Integrated Pest Management Explained
written by Kulveen Virdee, ND
What is IPM?
Integrated pest management (IPM) is a farming practice that emphasizes the prevention of long-term pests that may destroy crops through early identification and intervention. A variety of pest control methods are used ranging from non-chemical methods to the use of Organic and conventional chemical pesticides when necessary.
Natural methods employed include:
- Biological controls including the use of native natural enemies of the pests.
- Habitat manipulation including rotating crops, traps for pests, mulches for weed management, screens to keep birds and insects out.
- Modification of cultural practices such as changing planting or harvesting dates around the lifecycle of a pest and the use of pest-resistant varieties of plants.
Farmers who practice IPM may spray the minimal amount of organic or conventional pesticides only after all other less-invasive methods have been exhausted. IPM farmers use pesticides that are very selective for the target pest and use the minimal amount necessary. Because of this targeted approach, there is a reduced risk to both human health and the environmental health of plants, insects and other organisms to favor ecological biodiversity on the farm and local environment. Whether or not a farmer chooses to use chemical controls depends on the levels of the pests and whether the pest has reached a level where it will impact crop yield (1). Spaying techniques include using them in bait stations or spraying in spots instead of an entire area (2).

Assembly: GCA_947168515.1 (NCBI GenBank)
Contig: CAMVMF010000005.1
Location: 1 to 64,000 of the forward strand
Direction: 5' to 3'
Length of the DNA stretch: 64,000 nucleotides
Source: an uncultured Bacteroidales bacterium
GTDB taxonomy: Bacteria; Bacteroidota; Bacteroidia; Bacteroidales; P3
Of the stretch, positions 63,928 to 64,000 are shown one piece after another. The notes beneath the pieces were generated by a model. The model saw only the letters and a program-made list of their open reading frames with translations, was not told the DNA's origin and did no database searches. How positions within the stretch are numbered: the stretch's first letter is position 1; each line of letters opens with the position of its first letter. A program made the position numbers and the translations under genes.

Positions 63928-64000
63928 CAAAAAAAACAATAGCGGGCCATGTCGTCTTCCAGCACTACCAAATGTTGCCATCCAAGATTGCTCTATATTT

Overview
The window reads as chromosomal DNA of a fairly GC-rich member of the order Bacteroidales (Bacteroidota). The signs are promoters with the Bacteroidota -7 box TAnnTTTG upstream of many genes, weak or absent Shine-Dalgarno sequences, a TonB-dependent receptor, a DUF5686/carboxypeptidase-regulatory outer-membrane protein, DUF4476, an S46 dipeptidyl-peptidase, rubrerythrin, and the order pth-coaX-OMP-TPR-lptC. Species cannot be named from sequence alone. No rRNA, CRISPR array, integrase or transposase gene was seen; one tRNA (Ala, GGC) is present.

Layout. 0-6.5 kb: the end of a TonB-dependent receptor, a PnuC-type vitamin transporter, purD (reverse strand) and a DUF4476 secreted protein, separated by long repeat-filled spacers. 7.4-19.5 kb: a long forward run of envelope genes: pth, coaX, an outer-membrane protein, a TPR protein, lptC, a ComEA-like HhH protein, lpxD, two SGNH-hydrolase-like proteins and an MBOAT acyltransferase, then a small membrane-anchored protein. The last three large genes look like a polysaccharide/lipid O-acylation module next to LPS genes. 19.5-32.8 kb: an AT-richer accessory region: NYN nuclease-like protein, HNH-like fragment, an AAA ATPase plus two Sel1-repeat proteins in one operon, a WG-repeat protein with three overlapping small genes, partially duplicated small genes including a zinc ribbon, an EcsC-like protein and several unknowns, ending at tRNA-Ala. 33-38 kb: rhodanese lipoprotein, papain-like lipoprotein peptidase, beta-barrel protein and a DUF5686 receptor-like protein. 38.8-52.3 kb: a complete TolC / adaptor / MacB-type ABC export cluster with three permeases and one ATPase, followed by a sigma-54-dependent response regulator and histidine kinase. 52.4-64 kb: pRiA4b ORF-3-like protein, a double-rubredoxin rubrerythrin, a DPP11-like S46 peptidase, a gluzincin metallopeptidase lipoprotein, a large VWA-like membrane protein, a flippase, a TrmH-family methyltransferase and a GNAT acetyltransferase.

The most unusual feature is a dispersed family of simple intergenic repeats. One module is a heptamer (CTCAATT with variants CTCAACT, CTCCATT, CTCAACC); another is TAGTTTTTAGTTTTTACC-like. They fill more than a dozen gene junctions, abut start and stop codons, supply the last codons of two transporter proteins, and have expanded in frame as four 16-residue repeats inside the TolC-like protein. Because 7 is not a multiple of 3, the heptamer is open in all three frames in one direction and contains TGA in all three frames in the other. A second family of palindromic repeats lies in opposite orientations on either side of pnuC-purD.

The minimal reliance on chemical pesticides distinguishes IPM from conventional farming practices.
IPM and human health:
IPM farming practices, like Organic farming, emphasize healthy soil to boost nutrition for the plants and the humans that consume them.
Unlike the Organic farming industry, IPM is not currently regulated. There is no way to know whether farmers who claim to practice IPM are actually practicing IPM. This is why it is important to meet your local farmers and learn more about their farm and how they implement IPM*.
It is suggested that IPM will reduce your exposure to pesticides through the practices that IPM utilizes, but there are no current methods to measure pesticide levels in produce that come from IPM farms due to the very individualized approach that these farmers take in caring for their farms. Due to the effect that pesticides have on a developing fetus and young children, I still do recommend opting for Organic, when possible in pregnant and young populations**.
IPM and the environment:
Many farmers on the east coast rely on IPM because the fruit grown in our humid environment is susceptible to fungus and other pests. Supporting local farming helps to reduce our carbon footprint by reducing resources often used in cross-country transit. Organically grown fruits in drier climates across the country require a significant amount of water, which may not be the most sustainable practice due to the wildfires and drought that is impacting the local environment, especially in California.
1) What Is Integrated Pest Management (IPM)? Retrieved from https://www2.ipm.ucanr.edu/What-is-IPM/
2) Pete Goddell, PhD. The Value of IPM in Orchard Crops. Jan 20, 2012. University of California Statewide IPM Kearney Agric. Research & Extension Center.
* Steve Frecon at Frecon Farms uses IPM practices to support local biodiversity and boost the nutrition of his orchard plants. He is always open to answering questions about his practice of IPM and invites people to tour his farm to gain perspective on IPM. He is constantly attending conferences nationally and internationally to stay up to date with the latest in both organic and IPM farming practices.
** The Dirty Dozen Clean Fifteen list is a great resource for families who want to support local farmers while minimizing their exposure to pesticides in produce. https://www.ewg.org/foodnews/